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Rating the regional sites and their ‘fun factor’

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With the Sweet 16 set, the most pressing question(s) shouldn’t be about match-ups and who will win (although that Kendall Marshall wrist injury is a pretty intriguing story line).

No, with 16 unique fan bases descending on four cities in this beautiful country, the most important discussion should be the amount of excitement one can have if attending any of these games.

Even if you have no rooting interest but live in Atlanta, Boston, Phoenix or St. Louis, you may want to get a quick education on what to expect if you plan on immersing yourself in the frenzy before, during, and after the games.

A brief overview on what to expect at each location is below…

South Region (Atlanta)

I pretty much decided to write this article based solely on the mayhem that is likely to ensue down in Atlanta.  The South Region is going to be ridiculous, and if you live in the area but have no affiliation to any of the four schools involved, I still highly recommend hovering in and around the Georgia Dome. Grab some of your friends, find a suitable watering hole, and just observe.

If there aren’t fist fights, there will at least be some fantastic banter between IU and UK fans. The Wildcats are the favorites; the Hoosiers beat them in December and want/need/gotta have this for affirmation of the reclamation of their program’s mystique.

Fan interest level (on a scale of 1-5): 7

Big Blue Nation, one of the few state schools in the country that pours all their emotions into basketball and not football, can already smell their team’s eighth National Championship. But the Hoosiers are also all-in on basketball, and this weekend could steer this program back to where they want to be.

Xavier, a small, basketball-first school, is also completely invested in hoops. While they’re a second weekend mainstay that  has yet to reach the Final Four, they’re thrilled to still be playing based on how this team seemed to fall apart post-Crosstown Brawl.

Projected nuttiness outside the dome: 5

It’s going to be crazy, and based on location, all four fan bases will travel in droves. Wildcat and Musketeer fans will be co-mingling down I-75 en-route to Atlanta, with Hoosier fans likely joining them depending on where they’re packing up the mini-van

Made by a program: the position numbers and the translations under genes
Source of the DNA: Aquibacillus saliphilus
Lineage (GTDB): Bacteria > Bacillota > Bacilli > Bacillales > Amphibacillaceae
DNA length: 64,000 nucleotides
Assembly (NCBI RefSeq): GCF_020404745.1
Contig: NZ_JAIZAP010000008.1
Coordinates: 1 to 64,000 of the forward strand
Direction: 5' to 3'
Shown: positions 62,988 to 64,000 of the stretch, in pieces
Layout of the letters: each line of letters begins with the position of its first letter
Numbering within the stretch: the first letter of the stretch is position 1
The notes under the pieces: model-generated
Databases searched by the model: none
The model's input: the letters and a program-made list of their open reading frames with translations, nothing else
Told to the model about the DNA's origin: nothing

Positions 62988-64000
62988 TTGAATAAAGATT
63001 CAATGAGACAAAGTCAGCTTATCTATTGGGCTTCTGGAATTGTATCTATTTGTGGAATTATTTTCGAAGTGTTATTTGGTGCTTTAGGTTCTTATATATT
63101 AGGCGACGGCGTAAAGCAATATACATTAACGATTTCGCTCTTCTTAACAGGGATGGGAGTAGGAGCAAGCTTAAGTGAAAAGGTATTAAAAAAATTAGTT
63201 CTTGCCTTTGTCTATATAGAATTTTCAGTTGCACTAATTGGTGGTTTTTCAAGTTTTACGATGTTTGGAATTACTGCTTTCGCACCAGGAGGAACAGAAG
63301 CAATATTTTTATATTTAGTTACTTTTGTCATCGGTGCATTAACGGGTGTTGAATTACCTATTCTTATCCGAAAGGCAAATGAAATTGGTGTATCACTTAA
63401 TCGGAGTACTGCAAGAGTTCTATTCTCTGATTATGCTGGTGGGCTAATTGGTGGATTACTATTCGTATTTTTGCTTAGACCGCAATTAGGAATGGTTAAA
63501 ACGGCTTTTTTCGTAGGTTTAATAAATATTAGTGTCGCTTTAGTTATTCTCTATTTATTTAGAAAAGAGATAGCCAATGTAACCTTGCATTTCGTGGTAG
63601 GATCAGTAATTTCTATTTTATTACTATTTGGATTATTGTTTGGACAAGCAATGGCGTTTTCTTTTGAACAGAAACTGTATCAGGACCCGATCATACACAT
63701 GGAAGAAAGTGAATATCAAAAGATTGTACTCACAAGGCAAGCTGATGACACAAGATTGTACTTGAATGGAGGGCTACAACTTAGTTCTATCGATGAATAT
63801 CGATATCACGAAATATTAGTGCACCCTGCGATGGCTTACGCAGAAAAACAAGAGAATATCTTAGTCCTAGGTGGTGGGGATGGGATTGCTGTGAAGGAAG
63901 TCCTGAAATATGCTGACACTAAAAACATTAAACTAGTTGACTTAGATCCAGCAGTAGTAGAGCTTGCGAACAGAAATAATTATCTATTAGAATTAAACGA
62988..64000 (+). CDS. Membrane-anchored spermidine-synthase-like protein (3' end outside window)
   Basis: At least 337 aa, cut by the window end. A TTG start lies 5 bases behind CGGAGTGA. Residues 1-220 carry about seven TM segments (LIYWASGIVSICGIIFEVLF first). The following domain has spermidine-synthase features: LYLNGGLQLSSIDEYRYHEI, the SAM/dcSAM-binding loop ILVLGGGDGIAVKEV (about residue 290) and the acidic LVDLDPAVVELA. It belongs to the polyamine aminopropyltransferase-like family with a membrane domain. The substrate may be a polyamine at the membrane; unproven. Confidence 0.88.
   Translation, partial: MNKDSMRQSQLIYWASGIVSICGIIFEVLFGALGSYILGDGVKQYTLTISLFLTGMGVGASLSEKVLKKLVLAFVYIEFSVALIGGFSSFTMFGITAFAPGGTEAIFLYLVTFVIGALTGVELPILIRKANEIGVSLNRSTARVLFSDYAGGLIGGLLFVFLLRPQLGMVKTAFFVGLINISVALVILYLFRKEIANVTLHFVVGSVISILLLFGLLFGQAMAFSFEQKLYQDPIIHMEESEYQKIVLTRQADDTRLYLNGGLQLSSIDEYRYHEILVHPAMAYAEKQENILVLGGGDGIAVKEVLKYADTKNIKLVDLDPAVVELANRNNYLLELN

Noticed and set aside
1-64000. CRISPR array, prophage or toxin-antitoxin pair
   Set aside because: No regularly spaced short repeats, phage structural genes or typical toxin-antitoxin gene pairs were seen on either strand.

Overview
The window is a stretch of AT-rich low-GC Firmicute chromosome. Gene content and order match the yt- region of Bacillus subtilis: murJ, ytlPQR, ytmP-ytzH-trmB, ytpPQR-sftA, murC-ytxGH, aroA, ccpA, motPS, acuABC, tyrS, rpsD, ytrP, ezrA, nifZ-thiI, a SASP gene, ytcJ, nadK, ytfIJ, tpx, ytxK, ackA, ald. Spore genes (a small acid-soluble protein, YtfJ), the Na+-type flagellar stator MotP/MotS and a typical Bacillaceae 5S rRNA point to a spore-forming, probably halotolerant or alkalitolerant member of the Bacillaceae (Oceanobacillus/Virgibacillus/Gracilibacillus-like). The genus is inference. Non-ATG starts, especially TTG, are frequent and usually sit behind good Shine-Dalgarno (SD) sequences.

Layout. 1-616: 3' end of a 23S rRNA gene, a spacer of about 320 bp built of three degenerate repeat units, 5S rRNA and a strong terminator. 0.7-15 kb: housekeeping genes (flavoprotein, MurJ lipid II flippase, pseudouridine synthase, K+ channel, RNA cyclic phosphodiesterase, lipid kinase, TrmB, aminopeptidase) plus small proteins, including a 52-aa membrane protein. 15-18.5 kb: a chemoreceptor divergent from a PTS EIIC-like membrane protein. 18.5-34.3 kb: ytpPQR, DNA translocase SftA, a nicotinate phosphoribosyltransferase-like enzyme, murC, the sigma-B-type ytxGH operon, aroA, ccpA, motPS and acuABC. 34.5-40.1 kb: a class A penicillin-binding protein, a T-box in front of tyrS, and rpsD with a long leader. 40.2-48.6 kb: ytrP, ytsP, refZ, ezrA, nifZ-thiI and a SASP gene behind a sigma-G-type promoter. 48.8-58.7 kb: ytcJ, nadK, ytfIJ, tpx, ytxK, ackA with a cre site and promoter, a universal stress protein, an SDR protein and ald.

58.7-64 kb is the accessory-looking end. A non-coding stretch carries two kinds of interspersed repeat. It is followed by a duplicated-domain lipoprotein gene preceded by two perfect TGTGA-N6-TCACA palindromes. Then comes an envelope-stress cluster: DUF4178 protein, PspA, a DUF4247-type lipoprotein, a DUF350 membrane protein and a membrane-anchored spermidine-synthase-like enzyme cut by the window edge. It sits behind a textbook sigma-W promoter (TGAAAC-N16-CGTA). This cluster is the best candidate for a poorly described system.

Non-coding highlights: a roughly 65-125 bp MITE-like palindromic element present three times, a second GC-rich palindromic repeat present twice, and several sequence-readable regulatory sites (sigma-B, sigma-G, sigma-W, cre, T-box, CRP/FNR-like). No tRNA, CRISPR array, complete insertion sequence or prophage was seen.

It’s a straight shot six-hour drive from Cincinnati (I made the trip to the Atlanta regionals in 2004), so there’s really no excuse not for any of these Mid-west fans not to road trip it down to the games.

East Region (Boston)

A great sports city that almost takes pride in being a terrible and apathetic college sports city, Boston at least boasts plenty of transplants from around the country, meaning there’s pockets of Badgers, Bearcats, Buckeyes and (especially) Orange fans in the area.

Tickets are already sold out, and because these schools all hail from a BCS-conference, the fan and alumni base is big enough to ensure a respectable turnout of fans taking up space at the row of bars outside the TD Garden on both Thursday and Saturday. In fact, the city expects this NCAA regional to generate triple the dollars than what hosting the regional did back in 2009, as that time around the four participating schools were much smaller.

Fans Interest Level: 4

And that’s only because I question Ohio State fans interest in this portion of the tournament. Think about it:  they’re football first, and have been a Final Four contender for the past few seasons. How jazzed are they, really, about the regionals?

That being said, I know that the Orange (it’s supposed to be Syracuse’s year) and Bearcat (first trip to the Sweet 16 since 2001) fans are being completely unproductive this work week.

Projected nuttiness outside the Garden: 3

Syracuse is a four-hour drive from Boston, and their alumni are planted all over the East Coast.

Cincinnati fans don’t want to miss such a great opportunity to check out a new city with their team having a realistic shot of playing for a trip to the Final Four.

Ohio State is like a small country, so it’s a numbers game with them. You know they’ll fill their allotted tickets plus a few more.

Badger fans love to party so we welcome their drinking acumen into the Hub, assuming they show up.